and reads the settings from the grub partition .
When you select win anything it hands the process over to the nt loader
and NT loads from there.
In affect you have two boot loaders working
If you have 98 and 2k installed and dual boot set on your C: drive
You should be able to run the Mandrake 8 or above install
Allowing it to install
During that process it should install Lilo by default into the MBR of the c: drive
When started the system should list Linux and Windows.
When you select windows it will map the c: as active and hand off the boot process to Ntloader
What file system are you using for your primary boot partition ? (fat32 or NTFS)
With fat32 you can correct any mbr problems using the command “fdisk /mbr “
04-16-2003, 03:30 PM
Primary disk type is FAT32 and is running 98SE. win2K is installed on the second drive is running NTFS, I have a third drive which is running NTFS also and is currently serving as backup and storage until I have the time to clean it up. Redhat is installed on the 4th drive all by its lonesome.
I have been uneasy with even the thought of letting the dual boot go on the mbr for the c drive cause it has rendered my installations of win2k and 98SE useless in the past.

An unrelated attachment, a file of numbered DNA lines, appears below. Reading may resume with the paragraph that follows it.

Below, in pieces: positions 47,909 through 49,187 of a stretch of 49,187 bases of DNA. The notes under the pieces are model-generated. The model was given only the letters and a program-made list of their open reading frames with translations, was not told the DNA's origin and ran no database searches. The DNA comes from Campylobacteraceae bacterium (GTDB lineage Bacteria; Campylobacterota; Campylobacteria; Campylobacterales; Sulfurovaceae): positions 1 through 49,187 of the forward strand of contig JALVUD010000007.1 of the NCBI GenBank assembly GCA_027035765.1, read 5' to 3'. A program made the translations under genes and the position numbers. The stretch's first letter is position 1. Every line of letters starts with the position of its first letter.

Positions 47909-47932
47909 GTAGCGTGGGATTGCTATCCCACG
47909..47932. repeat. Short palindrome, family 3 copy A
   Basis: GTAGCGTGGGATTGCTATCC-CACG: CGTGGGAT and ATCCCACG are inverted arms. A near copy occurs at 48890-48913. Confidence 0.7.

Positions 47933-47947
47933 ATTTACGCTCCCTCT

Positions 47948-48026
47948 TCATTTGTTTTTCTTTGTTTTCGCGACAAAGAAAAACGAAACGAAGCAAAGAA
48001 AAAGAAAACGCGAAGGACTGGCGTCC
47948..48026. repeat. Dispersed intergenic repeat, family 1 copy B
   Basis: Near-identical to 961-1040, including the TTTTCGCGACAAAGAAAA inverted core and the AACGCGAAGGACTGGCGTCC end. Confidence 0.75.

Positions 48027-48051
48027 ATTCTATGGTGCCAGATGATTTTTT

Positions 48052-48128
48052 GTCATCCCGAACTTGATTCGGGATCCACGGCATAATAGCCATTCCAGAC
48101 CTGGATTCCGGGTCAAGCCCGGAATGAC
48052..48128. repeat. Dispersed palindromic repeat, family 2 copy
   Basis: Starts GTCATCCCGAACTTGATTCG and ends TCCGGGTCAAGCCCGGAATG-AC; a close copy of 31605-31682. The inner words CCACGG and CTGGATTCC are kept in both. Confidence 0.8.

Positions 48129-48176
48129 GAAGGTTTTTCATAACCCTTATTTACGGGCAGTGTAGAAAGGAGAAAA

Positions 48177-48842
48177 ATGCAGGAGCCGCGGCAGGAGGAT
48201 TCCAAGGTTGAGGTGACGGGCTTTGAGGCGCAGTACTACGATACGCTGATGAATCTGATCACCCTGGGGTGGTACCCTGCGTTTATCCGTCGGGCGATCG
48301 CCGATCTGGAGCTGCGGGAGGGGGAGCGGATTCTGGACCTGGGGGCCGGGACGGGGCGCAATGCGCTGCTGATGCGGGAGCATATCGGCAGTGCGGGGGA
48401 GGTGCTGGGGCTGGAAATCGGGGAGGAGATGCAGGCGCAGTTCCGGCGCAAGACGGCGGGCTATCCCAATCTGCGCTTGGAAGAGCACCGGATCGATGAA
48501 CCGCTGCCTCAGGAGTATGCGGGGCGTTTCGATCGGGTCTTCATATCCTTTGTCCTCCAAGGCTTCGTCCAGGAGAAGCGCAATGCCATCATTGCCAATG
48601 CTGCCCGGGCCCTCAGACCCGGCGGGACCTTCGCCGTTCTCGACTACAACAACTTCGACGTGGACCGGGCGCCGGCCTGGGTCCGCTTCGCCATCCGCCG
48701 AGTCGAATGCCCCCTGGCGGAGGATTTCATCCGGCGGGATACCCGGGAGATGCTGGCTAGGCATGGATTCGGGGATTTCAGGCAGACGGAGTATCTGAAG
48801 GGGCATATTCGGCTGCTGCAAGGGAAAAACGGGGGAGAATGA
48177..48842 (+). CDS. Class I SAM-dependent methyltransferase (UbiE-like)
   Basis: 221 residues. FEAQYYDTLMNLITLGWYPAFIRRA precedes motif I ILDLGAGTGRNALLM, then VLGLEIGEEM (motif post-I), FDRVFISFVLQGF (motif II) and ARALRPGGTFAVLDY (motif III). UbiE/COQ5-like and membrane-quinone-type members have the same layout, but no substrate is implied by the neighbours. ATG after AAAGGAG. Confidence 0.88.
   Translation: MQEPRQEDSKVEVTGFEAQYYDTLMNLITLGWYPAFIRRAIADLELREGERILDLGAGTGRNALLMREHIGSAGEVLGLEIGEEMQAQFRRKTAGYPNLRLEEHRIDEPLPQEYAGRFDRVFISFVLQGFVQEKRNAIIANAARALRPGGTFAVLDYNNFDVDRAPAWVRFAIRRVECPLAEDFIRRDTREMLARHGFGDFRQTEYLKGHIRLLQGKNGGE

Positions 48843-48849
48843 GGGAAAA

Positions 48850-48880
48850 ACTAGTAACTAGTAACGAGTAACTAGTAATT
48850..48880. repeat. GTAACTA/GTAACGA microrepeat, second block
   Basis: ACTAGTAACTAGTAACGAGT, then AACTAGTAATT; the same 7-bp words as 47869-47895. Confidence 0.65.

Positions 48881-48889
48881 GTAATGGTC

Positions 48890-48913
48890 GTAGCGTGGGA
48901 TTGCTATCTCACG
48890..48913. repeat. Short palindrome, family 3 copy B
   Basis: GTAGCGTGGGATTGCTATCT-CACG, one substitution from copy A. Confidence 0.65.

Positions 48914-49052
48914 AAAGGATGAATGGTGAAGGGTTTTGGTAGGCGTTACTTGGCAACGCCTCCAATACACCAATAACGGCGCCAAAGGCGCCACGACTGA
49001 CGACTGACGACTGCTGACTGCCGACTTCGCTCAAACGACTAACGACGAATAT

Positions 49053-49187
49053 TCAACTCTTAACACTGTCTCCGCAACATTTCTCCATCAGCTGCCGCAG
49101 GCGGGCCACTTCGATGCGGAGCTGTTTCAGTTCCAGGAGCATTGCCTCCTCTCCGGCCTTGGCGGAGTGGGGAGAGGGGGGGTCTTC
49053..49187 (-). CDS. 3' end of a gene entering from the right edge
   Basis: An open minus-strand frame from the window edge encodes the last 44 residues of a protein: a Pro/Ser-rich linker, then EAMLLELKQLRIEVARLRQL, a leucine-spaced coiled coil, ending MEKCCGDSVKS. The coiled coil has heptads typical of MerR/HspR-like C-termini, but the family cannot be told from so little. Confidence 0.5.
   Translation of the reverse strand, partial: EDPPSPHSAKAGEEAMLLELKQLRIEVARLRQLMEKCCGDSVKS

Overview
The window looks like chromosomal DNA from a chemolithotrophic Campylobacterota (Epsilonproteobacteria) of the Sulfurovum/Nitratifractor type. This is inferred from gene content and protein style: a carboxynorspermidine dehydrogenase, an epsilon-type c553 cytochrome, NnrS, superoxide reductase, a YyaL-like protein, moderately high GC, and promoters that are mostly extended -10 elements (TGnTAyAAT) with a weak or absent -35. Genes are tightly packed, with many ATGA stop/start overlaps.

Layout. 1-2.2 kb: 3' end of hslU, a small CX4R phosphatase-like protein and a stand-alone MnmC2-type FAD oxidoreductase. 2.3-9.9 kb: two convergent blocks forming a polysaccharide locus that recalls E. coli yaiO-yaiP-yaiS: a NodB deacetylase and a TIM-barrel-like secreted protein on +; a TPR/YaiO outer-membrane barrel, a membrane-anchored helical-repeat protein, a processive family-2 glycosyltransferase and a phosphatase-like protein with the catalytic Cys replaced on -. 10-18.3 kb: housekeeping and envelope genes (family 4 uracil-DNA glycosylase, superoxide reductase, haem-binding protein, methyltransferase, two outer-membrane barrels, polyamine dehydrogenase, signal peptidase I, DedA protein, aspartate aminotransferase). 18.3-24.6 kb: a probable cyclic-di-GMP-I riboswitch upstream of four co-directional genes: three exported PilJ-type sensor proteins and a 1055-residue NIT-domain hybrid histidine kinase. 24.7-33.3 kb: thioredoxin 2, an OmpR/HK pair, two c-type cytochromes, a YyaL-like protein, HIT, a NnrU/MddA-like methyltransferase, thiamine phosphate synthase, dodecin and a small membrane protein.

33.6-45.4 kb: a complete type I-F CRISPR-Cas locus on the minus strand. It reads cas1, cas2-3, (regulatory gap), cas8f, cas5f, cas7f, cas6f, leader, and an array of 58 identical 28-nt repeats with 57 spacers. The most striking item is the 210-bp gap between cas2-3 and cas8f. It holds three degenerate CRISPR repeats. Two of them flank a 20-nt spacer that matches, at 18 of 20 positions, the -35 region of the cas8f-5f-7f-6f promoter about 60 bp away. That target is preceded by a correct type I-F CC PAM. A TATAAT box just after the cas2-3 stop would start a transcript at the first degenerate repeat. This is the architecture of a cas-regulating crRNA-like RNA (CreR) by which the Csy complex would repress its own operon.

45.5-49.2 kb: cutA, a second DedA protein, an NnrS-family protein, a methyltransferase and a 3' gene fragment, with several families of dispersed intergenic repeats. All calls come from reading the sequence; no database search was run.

After reading back in time (pre-2000) I'm thinking that a free bootloader might solve the problem, maybe something like this (http://www.xosl.org/). Of course, is it possible to change the active partition / drive from dos? I'm thinking if I can change the active partition or drive, then I can make the linux install active to test the bootloader, if it works, then I've got no issues, if it doesn't, then I just reboot via the floppy and change it back. Just a thought.
With fat32 on the primary boot drive.
You should be able to install the boot loader in MBR
IF it does cause a problem you can always boot from a win98 startup disk and run the fdisk /mbr to fix it..
This is one of the other reasons I like GRUB over Lilo
Being a two part program it doesn’t place much in the MBR.
The core of the program is stored and loaded from your linux drive
( Screen should show Grub part 2 during boot)
Unfortunately with lilo you must access and run Lilo /u to remove it